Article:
The iPhone 4 features a 3.5-inch-diagonal screen with 960-by-640-pixel resolution at 326 pixels per inch. The original Macintosh had a monochrome 9-inch-diagonal display with a 512-by-384-pixel-resolution bitmapped display. The iPhone 4’s screen is a liquid crystal display (LCD), while the 128K had a cathode-ray tube (CRT) fluorescent screen.
The iPhone 4 is a marvel of compact design, with almost no internal real estate wasted. In this photo, you can see the logic board just to the left of the iPhone 4’s 3.7V 1420 mAh lithium-polymer battery–a battery 19 percent larger than the one previous devices used.
A big selling point for the 128K was its compact size: It measured 13.6 inches high by 9.6 inches wide by 10.9 inches deep and was much smaller than the typically wide desktop computers produced in the 1980s. The IBM PC/XT Model 286 released four years later in 1987 was 19.6 inches wide by 16.1 inches tall, according to InfoWorld. In fact, the original Mac’s small footprint remains competitive by modern computer standards. Apple’s current 21.5-inch all-in-one iMac, for example, measures 17.75 inches high by 20.8 inches wide by 7.4 inches deep.
Inside, the 128K had a lot of extra space set aside to make accommodate the CRT monitor.
Photo credit: Macintosh internal components by
Both the iPhone operating system and the 128K OS launched without multitasking. When the 128K came out you could do only one thing at a time on the machine. If you wanted to switch applications you had to insert a 3.5-inch floppy to load the new program. Apple sacrificed a lot of components typical in other computers, including RAM and storage space, to create a machine that was compact and affordable (by Apple standards).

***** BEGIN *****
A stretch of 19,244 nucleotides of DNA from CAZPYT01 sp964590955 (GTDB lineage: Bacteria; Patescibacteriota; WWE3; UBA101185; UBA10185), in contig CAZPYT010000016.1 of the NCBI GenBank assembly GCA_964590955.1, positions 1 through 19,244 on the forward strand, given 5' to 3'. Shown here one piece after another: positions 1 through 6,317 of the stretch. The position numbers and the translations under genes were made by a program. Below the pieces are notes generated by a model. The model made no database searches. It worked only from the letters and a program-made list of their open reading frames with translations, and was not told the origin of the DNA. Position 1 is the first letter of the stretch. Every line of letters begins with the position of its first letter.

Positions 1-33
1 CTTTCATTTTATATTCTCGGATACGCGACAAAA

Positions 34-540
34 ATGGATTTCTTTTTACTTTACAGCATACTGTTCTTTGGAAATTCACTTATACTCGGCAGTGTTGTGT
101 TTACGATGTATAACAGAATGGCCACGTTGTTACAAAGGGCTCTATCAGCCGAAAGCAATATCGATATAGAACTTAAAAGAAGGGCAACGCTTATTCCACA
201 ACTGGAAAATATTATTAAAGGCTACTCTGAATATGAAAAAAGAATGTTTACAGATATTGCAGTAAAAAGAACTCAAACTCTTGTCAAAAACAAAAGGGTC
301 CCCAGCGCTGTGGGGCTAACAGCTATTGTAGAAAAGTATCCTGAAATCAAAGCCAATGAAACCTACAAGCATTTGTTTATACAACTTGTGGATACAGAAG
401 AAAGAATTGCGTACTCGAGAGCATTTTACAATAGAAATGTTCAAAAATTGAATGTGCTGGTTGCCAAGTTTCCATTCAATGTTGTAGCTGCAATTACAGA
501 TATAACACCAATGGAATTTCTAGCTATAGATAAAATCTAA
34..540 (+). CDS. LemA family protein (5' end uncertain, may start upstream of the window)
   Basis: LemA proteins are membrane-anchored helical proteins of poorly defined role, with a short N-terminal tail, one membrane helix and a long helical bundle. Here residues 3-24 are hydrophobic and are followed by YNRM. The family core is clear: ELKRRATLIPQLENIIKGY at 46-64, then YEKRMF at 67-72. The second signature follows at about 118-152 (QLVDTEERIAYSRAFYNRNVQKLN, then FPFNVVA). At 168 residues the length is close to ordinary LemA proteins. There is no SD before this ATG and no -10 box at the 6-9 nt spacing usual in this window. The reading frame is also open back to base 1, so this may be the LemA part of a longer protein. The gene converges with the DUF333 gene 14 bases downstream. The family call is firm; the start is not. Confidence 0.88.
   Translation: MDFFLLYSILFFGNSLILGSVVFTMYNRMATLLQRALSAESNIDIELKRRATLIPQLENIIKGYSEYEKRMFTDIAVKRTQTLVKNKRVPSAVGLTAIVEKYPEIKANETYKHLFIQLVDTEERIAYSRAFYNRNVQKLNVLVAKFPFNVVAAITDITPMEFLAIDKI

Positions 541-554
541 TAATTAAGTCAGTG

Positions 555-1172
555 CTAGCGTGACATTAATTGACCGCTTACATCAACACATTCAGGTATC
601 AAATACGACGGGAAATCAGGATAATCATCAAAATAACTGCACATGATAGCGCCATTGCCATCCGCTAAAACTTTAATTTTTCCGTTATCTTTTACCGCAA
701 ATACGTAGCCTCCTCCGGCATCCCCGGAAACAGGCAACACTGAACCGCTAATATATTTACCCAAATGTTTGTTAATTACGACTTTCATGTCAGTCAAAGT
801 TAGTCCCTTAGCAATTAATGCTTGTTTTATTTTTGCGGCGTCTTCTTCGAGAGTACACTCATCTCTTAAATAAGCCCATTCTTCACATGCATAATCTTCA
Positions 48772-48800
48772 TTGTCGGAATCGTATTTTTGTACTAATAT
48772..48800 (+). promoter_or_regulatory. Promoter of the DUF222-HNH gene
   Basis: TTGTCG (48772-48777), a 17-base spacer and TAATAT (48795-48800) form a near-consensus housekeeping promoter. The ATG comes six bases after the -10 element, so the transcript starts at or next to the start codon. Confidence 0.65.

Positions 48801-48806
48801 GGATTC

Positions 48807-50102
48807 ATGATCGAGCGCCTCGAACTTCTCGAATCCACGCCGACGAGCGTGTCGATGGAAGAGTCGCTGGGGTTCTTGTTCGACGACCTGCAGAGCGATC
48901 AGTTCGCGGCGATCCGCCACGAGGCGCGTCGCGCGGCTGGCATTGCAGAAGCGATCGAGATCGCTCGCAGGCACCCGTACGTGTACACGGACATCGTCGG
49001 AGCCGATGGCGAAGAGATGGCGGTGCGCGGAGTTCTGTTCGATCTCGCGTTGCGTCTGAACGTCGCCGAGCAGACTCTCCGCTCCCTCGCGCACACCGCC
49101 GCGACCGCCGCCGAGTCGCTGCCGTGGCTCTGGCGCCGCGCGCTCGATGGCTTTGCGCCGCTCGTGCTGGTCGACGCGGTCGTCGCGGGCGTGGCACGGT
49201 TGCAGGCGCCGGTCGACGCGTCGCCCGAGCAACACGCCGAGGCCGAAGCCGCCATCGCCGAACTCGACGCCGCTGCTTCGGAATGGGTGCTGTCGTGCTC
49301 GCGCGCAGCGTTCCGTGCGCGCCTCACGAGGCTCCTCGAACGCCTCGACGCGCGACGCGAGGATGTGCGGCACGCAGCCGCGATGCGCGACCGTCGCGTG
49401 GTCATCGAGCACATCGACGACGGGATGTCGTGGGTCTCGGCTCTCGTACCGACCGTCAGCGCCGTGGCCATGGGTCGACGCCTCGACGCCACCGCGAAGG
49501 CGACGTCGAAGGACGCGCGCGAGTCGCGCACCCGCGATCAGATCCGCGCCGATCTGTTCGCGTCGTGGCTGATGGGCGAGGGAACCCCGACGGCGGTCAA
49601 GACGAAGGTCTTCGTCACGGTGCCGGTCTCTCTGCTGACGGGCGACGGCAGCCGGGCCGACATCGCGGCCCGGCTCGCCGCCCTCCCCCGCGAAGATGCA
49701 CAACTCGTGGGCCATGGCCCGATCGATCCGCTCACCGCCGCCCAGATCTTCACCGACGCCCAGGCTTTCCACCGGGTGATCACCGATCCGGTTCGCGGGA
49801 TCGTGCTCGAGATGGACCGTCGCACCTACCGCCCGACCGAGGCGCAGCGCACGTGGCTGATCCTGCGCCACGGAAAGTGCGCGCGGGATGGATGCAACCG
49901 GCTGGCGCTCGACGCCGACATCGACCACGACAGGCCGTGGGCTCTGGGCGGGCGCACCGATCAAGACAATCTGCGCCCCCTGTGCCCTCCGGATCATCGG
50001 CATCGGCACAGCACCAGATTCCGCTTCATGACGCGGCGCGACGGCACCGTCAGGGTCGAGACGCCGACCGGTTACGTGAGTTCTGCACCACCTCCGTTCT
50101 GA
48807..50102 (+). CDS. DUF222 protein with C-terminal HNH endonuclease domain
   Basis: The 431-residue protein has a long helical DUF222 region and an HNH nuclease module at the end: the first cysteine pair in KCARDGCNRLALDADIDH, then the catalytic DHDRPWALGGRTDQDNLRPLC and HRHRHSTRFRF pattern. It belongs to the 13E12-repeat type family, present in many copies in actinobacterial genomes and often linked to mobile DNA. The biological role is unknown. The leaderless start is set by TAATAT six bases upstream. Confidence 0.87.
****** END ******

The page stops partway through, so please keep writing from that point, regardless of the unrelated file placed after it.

You don’t have to switch out disks on the iPhone, but until recently you could run only one application at a time on it. There were exceptions to that rule–for example, you could run the iPod and browse the Web simultaneously–but until iOS 4 launched in 2010, Apple didn’t permit you to run more than one third-party app at a time. Despite Apple’s recent changes, many observers have criticized the company for not supporting true multitasking on the iPhone.
NEXT PAGE: Sales Showdown
The Macintosh appeared to sell well at first; Apple reported selling 70,000 units of the 128K in the first 100 days it was on the market, according to The New York Times. But ultimately, sales of the 128K declined due to its high price tag, as well as to the introduction of more-powerful Macintosh models such as the 512k. Despite Apple’s desire to create and sell an affordable computer, the 128K’s $2495 price tag was daunting at a time when the average U.S. worker’s income was $16,135.07 per year.
On a per byte basis, computer prices have dropped remarkably since 1984. Consider that in 2010, for just $4 more than the Mac 128K originally cost, you can buy a Mac Pro desktop computer armed with a 2.8GHz quad-cord Intel Xeon “Nehalem” processor, 3GB RAM, and a 1TB hard drive.
Few products in history have inspired lines as long as those seen at Apple Stores worldwide during iPhone launch days. Apple has sold nearly 60 million iPhones since launching the device in 2007, according to company financial statements. In fact, the appetite for the iPhone appears to be increasing. Apple has sold more than 8 million iPhones in every financial quarter of 2010 so far, and it hasn’t sold less than 3 milion iPhones in a quarter since the one that ended in July 2008.
PC World/Alex Wawro